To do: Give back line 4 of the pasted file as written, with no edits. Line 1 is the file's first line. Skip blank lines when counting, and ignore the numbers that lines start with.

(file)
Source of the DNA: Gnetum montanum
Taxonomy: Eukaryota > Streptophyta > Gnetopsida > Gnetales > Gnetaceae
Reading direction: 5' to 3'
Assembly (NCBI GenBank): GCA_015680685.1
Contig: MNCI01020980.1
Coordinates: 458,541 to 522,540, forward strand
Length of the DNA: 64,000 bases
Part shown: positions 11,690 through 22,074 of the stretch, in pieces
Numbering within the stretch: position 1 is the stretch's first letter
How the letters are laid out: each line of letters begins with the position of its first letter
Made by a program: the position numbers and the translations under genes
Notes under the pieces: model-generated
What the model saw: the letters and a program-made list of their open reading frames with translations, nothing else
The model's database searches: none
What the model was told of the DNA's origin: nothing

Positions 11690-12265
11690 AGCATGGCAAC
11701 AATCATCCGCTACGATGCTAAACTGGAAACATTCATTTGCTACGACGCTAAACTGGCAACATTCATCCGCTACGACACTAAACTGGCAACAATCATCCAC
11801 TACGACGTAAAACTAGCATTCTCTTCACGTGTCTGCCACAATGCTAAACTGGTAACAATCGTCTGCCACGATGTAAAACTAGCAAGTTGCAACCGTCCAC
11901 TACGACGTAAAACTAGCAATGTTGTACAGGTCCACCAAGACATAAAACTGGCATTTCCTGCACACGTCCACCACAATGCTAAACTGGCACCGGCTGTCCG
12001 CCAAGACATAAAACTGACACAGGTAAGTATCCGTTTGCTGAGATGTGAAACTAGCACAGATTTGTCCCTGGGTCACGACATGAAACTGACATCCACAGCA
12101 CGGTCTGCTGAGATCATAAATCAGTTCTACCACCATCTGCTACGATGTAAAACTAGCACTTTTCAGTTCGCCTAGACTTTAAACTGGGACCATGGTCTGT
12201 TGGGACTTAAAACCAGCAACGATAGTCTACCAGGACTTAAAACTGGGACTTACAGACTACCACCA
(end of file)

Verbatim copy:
Assembly (NCBI GenBank): GCA_015680685.1